Algae, at the service of animal health in Dubai

Olmix Group co-hosted the first Olmix Health & Nutrition Poultry Seminar with several partners in the United Arab Emirates. The event shed light on the hottest topics concerning the livestock sector and was particularly focused in poultry production.

Another milestone in the promotion of algae-based technologies at the service of plants, animals and humans was reached last week in Dubai, United Arab Emirates, where Olmix Group hosted its first technical seminar in the Middle-East from 18-19 January.

130 attendees from the United Arab Emirates, Oman, Pakistan and India gathered together for a two-day journey that highlighted the diverse use and benefits of algal-resources and pointed out the high necessity to move towards better use of earth resources in animal nutrition and  always more efficient animal production while reducing the use of antibiotics, where Olmix is precisely putting all the efforts in order to reach a full healthy food chain thanks to algae-based natural alternatives.

“I would like to thank you all for joining us in the first Olmix's seminar on health and nutrition in the Middle-East. There was no better place to host this special event than Dubai, close to the sea, where our innovative resources and technology comes from. I am sure this event will mark a before and after in the Olmix’s strategy and presence in the Middle East”, Mr Matthieu Le Moigne, Olmix’s Area Manager in the Middle East, said during the welcome dinner at the Hotel Sofitel The Palm in Dubai, where the whole event took place.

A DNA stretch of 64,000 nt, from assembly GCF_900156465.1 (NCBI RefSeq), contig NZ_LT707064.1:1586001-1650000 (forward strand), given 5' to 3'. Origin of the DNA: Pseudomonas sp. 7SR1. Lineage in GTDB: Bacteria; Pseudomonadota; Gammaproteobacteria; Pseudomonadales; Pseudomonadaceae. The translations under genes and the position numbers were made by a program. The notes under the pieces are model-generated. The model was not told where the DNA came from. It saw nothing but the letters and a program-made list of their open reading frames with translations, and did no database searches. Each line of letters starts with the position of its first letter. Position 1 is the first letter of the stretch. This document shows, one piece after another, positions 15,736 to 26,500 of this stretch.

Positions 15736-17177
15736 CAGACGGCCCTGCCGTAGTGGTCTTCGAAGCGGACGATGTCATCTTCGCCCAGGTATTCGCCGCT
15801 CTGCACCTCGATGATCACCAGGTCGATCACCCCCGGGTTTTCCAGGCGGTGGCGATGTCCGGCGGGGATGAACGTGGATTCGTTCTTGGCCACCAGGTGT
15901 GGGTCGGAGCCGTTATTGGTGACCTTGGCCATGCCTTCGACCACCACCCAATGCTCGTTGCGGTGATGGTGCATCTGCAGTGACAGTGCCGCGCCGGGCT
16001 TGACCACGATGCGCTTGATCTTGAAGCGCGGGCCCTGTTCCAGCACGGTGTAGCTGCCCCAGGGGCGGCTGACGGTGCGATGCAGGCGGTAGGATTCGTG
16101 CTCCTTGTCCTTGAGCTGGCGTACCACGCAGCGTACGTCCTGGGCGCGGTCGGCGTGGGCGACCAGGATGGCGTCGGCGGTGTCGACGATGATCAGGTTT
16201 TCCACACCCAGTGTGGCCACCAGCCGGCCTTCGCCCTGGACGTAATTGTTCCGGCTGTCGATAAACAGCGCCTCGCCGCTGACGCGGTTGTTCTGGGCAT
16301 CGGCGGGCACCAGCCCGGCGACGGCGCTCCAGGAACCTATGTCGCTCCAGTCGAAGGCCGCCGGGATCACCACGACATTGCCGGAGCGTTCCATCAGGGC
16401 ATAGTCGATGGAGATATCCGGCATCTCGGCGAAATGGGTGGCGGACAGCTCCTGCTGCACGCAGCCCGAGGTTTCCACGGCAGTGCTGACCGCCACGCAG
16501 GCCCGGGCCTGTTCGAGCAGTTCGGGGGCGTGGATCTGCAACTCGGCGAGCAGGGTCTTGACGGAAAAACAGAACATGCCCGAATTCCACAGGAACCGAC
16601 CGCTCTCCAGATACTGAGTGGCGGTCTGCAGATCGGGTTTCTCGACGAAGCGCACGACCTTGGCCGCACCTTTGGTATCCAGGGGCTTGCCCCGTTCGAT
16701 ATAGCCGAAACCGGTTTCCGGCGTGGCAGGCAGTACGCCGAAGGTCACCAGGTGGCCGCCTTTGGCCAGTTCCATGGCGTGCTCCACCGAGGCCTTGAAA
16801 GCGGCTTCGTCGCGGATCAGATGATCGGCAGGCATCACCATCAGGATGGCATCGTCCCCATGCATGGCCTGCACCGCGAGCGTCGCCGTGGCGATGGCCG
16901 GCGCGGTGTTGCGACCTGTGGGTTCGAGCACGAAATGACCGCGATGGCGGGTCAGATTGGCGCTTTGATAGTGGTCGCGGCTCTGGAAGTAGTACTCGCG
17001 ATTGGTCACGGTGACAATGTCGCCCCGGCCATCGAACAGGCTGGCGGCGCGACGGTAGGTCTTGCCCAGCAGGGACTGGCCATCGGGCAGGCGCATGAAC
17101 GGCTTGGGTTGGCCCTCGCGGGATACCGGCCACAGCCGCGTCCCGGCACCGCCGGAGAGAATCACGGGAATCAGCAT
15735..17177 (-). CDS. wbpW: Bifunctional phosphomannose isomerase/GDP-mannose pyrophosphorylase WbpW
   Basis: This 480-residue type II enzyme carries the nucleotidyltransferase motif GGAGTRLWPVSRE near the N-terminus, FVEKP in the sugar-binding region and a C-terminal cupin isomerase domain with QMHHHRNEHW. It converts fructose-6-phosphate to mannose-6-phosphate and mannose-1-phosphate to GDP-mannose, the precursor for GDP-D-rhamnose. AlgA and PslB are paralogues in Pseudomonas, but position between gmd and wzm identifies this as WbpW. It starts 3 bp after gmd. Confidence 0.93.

Mr Matthieu Le Moigne welcomed the participants of the seminar.

Algae technology at the Conference Programme

The Conference Programme -held on Friday, 19 January- counted on 4 high-level lectures that aimed first at giving the audience an overview on the recent trends in animal production, particularly in poultry, and then show some efficient strategies to face the main challenges in the field.

Dr Martin Scholten, General Director of Animal & Marine Sciences at the Wageningen University & Research (the Netherlands) was the first to step up on stage to share his thoughts on the current food production system and the changes it should embrace to get adapted to the new era we are already living in: 

"We are living in a context where we need 70% of more food but we do not have more land to produce. On the other hand, only 7 % of food comes from the sea! If we develop new and smart approaches to exploit the sea as we do for land we should be able to have abundant new resources. We have to work with innovative entrepreneurs with a new vision and disruptive technologies!”.

Talking about new resources coming from the sea, Dr Scholten had it clear: seaweeds are to be one of the most valued natural resources in the coming years thanks to their unique properties to be used in feed and food production.

“I do believe that seaweeds could become the new blue treasure for food production in the future. By processing seaweeds, we can have new ingredients or even health molecules. Besides, seaweeds fully go into the circularity system where we use bio-based resources in a smart and efficient way. That is why Olmix and the Wageningen University work together to better exploit this huge resource”, he said. 

Dr Martin Scholten: 'HealthSea Food Security, Thanks to Algae!'.

Algae continued being the focus of attention for the second speech of the day. Ms Danièle Marzin, Olmix Group’s Marketing Director, took up the torch to provide an inside insight of the specific algae-based metabolites and their functionality to optimize growth, health and welfare of animals: